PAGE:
Greater Boston Education Reports

Character Education


Teacher and students at the Parlin School in Everett: And let's read "Character" together. "I would have all young persons taught to respect themselves, the citizenship, and rights of others and all sacred things. To be healthy, industrious ..."



John Carroll: The concept of character education is built into the Parlin School in Everett, where it's been the foundation of the curriculum since 1933, Principal William Harrington says.

William Harrington, Principal: Our philosophy is stated right out front and right out front students will be responsible for their own actions. In school, outside of school, responsibility for their appearance, for their homework, how they treat other people.

Student: What I chose for character is industrious. How I display character in my life is by working hard. I work hard by trying hard in school and to make my parents proud of me.



JC: Students in this English class at the Parlin School have character education integrated into their lessons every day. Seventh-grade English teacher Michelle Kelly says the positive effects of character ed are clearly visible.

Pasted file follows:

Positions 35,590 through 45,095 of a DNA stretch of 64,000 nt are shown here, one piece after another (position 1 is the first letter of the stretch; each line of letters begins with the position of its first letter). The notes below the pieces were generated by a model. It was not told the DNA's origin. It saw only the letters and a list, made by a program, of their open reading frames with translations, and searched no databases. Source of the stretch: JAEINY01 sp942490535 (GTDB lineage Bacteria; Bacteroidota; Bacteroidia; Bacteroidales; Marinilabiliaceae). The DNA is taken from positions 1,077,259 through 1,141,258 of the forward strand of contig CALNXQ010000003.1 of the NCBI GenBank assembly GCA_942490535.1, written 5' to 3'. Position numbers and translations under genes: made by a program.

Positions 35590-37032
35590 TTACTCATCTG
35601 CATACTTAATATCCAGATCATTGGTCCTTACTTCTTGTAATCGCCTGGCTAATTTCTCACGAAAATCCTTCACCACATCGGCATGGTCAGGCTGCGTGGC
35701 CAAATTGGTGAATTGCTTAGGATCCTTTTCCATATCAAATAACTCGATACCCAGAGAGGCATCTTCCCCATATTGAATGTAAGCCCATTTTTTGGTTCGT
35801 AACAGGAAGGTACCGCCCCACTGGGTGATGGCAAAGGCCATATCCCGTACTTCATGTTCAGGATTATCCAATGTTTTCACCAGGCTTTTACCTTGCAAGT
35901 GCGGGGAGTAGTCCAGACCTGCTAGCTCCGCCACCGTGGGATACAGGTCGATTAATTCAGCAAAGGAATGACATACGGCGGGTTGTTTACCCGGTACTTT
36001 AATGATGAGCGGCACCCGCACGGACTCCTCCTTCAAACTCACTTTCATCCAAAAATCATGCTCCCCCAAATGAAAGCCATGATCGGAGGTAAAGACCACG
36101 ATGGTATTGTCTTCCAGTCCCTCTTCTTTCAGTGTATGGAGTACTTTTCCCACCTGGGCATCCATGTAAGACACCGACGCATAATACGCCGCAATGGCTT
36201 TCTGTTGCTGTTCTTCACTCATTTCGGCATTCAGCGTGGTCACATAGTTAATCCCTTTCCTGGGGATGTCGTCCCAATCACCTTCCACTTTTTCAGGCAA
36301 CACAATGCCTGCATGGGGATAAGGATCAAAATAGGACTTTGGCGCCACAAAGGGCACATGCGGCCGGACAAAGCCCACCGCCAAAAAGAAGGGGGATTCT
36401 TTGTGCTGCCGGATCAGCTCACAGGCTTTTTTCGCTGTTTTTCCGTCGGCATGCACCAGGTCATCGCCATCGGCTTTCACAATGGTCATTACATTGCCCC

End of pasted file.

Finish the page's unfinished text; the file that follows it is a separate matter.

Michelle Kelly, Teacher: When it's incorporated into my classroom and I remind them what it's like to be a good person to make the right decision, to be involved in the community you can see the children change and want to be a better person.

JC: Kelly says the cultural and media climate children face these days makes character education all the more necessary.

Michelle Kelly: When I graduated from college and did my student teaching they didn't have shows like South Park, the MTV video awards weren't as risqué as they are today, and I think a lot of times television is used as a babysitter for some children at home. So character education yes, definitely, needs to be incorporated into my lessons in order to improve that life.



JC: But some critics say that character education is just another name for teaching morality and has no business in a public-school curriculum. Janine Bempechat of the Harvard Graduate School of Education says in many cases the criticism is misguided.

Janine Bempechat: It is a realistic objection but I would urge critics to have a good look at exactly what it is schools are trying to communicate because I don't believe that it's morality the way we think of it.

JC: What does concern Bempechat, however, is making character education a separate part of the school curriculum.

Janine Bempechat: I think that whatever it is that we call character education should be integrated into the curriculum, should be part and parcel of what we teach children throughout the day and not a separate course.

JC: Parlin school principal Harrington says critics of character education are missing the point.

William Harrington:We're not moralizing, we're just stepping away from that and saying, if you really want to be a good person, here's the way you do it.